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Before Brexit day, most non-harmonised construction products circulate on the EU market under the mutual recognition principle. This principle prevents EU countries from prohibiting the sale of products that have already been legally sold in another EU country, even where countries have different national requirements covering the same products. The only exception to this principle is where an EU country has restrictions based on public safety, public policy or public morality.

You can read the government’s information on “Trading under the mutual recognition principle if there’s no Brexit deal”, here.

However in the event of the UK leaving the EU, the UK will no longer fall within the scope of the mutual recognition principle because we have become a ‘third country’. UK companies exporting non-harmonised products will need to consider the national requirements of the first EU country they export to. They will not need to consider the national requirements of any EU countries the products travel through before reaching their intended market.

UK companies which have already exported non-harmonised products to an EU country by meeting the relevant national requirements will still be able to make use of the mutual recognition principle and market their products in other EU countries.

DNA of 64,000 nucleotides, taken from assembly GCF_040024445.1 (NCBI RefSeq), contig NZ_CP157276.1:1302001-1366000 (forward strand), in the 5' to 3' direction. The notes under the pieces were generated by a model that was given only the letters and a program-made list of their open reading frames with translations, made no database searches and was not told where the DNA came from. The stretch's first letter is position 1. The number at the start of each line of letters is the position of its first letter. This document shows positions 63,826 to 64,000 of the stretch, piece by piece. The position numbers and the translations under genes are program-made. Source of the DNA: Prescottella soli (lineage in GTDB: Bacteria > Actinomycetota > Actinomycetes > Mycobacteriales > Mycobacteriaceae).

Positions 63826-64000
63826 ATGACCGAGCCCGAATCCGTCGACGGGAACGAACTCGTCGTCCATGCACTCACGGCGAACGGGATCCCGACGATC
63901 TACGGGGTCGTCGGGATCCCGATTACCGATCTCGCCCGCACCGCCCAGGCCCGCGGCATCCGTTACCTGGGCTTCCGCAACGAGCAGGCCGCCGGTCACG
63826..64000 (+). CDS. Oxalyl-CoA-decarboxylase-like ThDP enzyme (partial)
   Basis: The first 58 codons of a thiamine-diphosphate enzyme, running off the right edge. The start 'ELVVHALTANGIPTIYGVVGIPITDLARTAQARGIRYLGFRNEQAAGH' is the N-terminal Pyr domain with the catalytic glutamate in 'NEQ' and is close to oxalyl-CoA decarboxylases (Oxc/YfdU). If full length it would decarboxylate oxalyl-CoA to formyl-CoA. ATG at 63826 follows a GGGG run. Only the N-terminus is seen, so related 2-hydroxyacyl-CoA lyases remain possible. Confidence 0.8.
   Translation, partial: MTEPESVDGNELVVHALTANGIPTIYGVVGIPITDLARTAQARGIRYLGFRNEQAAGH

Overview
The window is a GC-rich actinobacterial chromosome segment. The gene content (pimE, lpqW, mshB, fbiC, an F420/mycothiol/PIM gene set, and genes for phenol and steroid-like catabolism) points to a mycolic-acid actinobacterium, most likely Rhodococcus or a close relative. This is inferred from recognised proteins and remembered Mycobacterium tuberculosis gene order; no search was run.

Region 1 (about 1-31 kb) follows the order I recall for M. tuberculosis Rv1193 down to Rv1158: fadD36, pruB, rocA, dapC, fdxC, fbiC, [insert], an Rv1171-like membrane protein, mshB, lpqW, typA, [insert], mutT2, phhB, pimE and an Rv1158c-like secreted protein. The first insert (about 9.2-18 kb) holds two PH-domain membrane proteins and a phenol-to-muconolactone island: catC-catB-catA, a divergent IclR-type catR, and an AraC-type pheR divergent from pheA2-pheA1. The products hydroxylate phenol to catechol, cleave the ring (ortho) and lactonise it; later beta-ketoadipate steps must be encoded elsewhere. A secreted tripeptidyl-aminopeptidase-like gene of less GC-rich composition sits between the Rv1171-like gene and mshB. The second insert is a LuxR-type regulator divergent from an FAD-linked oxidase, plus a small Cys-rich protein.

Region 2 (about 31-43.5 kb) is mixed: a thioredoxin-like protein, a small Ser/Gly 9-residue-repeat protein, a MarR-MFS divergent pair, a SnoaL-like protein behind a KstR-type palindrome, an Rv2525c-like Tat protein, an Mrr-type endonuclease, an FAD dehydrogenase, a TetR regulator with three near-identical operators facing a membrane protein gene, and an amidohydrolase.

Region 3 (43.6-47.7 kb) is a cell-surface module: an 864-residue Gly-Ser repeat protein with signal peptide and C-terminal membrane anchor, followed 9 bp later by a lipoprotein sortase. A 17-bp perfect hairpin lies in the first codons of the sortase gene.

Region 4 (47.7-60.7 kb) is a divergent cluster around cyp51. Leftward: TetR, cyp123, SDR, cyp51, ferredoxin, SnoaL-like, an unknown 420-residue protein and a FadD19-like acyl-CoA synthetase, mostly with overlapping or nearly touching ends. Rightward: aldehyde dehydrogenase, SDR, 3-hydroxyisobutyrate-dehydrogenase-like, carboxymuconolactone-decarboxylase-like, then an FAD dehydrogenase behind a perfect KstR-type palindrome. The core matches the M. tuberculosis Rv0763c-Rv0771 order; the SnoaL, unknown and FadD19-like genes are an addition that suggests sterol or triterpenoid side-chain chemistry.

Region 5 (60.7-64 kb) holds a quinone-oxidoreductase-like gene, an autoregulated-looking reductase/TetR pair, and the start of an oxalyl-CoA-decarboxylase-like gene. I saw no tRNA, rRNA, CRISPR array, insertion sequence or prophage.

UK companies importing non-harmonised products into the UK will need to ensure they meet UK national requirements, even if their products were previously lawfully marketed in another EU country. Non-UK companies exporting non-harmonised products to the UK will need to ensure that the products meet UK national requirements, regardless of whether they were previously lawfully marketed in another EU country or in the UK.

For further information about national regulations for non-harmonised products for different EU countries is available from the country’s Product Contact Point. A list of these national product contact points is available here.

With regards to cross-border trade between the Republic of Ireland and Northern Ireland, the Irish government has indicated that they would need to discuss arrangements with the European Commission and other EU countries in the event of a no deal Brexit. In this instance the UK government is ready to engage in these talks.